RIP David Bowie (1947-2016): The man who invented theatrics before Madonna and Gaga
For the misfits, hippies and rebels of the '70s, David Bowie was not just another name. Glam rock, art rock, hard rock, punk rock, dance or pop, you name it and the legendary singer-songwriter had done it all
For the misfits, hippies and rebels of the '70s, David Bowie was not just another name. Glam rock, art rock, hard rock, punk rock, dance or pop, you name it and the legendary singer-songwriter had done it all. No wonder then that his envy-inducing legacy till date remains unscathed.
David Bowie. Pic/AFP
One of the few artists to bring to the world the power of music and fashion fused together, Bowie was born David Jones but reinvented himself David Bowie in 1966. While his first album 'The World of David Bowie' left just a mild impression, it was his work in 'Space Oddity', which made him a name to reckon with. His dramatic presence was an important element of his iconic image and many artists who came later picked up on the sheer enigma of drama for a rockstar. He invented mystery and theatrics a decade or two before the likes of Madonna and now Gaga caught up.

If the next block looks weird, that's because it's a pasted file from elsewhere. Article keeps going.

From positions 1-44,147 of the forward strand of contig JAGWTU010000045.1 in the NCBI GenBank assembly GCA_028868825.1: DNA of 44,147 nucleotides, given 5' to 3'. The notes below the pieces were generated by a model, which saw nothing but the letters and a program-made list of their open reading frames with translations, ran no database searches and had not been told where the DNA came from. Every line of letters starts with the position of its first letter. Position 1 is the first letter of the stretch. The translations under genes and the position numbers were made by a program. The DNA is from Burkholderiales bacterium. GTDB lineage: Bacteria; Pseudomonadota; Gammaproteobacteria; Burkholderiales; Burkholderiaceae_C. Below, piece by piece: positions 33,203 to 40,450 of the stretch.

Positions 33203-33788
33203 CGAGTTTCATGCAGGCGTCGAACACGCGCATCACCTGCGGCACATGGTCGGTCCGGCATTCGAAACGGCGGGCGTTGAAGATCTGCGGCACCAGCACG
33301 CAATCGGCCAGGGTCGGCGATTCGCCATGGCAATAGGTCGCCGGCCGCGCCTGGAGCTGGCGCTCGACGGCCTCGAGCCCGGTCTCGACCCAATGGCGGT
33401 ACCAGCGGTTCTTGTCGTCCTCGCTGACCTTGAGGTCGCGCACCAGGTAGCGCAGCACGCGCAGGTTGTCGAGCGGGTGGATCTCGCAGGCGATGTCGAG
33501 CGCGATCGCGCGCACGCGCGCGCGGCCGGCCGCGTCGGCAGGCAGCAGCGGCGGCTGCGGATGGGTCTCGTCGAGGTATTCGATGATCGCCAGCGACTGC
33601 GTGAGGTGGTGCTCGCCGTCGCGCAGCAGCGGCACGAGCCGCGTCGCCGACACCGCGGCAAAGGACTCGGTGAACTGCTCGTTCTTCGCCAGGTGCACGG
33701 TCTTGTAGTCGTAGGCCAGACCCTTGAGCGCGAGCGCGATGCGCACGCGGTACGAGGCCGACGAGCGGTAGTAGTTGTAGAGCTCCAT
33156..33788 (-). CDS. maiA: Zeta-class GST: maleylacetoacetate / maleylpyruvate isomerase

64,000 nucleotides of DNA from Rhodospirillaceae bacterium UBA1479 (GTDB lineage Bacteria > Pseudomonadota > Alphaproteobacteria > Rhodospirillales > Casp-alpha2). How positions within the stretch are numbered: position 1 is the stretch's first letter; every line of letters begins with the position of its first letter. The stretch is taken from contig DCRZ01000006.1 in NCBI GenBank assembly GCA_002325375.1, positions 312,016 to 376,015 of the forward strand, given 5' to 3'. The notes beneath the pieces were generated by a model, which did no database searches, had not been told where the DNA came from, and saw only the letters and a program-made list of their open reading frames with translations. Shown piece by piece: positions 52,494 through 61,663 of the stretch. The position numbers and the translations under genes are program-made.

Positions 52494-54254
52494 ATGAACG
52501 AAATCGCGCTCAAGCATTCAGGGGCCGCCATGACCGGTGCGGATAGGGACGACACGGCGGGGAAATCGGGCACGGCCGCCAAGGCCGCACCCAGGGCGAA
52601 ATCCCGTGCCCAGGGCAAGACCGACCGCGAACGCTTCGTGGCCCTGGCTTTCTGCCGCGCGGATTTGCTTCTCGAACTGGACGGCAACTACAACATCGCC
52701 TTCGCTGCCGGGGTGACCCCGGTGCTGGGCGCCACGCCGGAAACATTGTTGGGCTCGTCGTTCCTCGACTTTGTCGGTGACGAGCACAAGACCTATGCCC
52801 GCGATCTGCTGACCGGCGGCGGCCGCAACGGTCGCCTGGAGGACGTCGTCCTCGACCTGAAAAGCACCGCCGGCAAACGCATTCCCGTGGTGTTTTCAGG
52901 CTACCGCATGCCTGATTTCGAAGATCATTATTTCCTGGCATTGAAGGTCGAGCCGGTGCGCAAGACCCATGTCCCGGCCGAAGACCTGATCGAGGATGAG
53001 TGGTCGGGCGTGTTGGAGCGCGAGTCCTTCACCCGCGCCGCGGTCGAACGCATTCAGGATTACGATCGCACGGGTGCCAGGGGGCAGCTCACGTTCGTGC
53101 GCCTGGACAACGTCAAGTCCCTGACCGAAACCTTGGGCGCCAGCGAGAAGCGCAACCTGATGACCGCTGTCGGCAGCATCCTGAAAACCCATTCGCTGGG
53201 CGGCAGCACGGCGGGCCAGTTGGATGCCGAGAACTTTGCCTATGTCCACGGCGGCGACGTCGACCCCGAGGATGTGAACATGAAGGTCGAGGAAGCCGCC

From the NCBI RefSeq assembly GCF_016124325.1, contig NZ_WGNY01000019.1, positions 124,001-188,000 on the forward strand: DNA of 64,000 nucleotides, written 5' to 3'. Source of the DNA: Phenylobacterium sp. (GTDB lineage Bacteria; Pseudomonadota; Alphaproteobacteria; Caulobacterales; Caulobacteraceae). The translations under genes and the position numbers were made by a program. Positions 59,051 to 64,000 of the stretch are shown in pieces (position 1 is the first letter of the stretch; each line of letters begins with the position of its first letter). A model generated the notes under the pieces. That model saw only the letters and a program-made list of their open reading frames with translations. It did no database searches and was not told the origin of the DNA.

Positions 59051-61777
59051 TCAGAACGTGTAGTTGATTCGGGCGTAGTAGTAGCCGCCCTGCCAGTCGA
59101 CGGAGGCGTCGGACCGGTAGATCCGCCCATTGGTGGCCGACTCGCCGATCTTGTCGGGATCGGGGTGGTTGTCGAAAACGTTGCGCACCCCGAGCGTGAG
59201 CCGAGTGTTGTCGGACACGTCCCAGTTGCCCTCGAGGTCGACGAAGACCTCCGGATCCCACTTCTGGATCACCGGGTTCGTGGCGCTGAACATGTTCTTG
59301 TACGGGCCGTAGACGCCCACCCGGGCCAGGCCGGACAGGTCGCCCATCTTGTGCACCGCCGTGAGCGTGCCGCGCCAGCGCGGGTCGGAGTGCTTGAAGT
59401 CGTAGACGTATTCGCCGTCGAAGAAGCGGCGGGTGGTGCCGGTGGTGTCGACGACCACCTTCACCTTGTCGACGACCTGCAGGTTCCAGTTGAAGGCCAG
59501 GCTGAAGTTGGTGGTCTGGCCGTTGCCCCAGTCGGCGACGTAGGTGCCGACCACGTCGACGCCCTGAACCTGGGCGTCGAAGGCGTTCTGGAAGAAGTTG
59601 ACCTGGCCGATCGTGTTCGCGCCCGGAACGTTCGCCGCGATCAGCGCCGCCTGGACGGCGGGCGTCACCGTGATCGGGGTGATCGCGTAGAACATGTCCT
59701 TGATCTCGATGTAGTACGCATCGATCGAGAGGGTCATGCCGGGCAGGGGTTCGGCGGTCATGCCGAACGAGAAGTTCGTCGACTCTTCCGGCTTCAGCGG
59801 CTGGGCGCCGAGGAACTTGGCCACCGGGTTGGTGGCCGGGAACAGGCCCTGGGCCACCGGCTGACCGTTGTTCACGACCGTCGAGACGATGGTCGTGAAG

Bowie glamourised the power and strength in being the eternal outsider, the misfit, the oddity, the quirk who didn't belong, and blended it in his music to produce geniuses like Ziggy Stardust, Fashion, Changes, Rock n Roll Suicide, Panic in Detroit, Modern Love and Heroes. His classic 'The Man Who Sold the World' became muse to artists like Kurt Cobain and Lulu. His sexual ambiguity was also cause for much talk and gossip, something that became an essential element of his onstage persona.
There wasn't a music genre that the idol did not dabble in, a voice that seamlessly went down to a deep baritone and then leaped confidently into a falsetto. He also carved out an acting career in the midst of his drugs, sex and rock n roll lifestyle. While he struggled a bit in the '80s and '90s, his flamboyant ways and mark on the world of pop is astounding.
After a courageous 18-month-long battle with cancer, he breathed his last yesterday. He is survived by his wife Iman, son Duncan Jones and daughter Alexandria but it is clear that the world mourns the loss of one of the most legendary musical geniuses with them. If he had to have an anthem, these lines from his own song Quicksand, would be most befitting: 'I'm not a prophet or a stone age man, just a mortal with the potential of a superman.' RIP Bowie.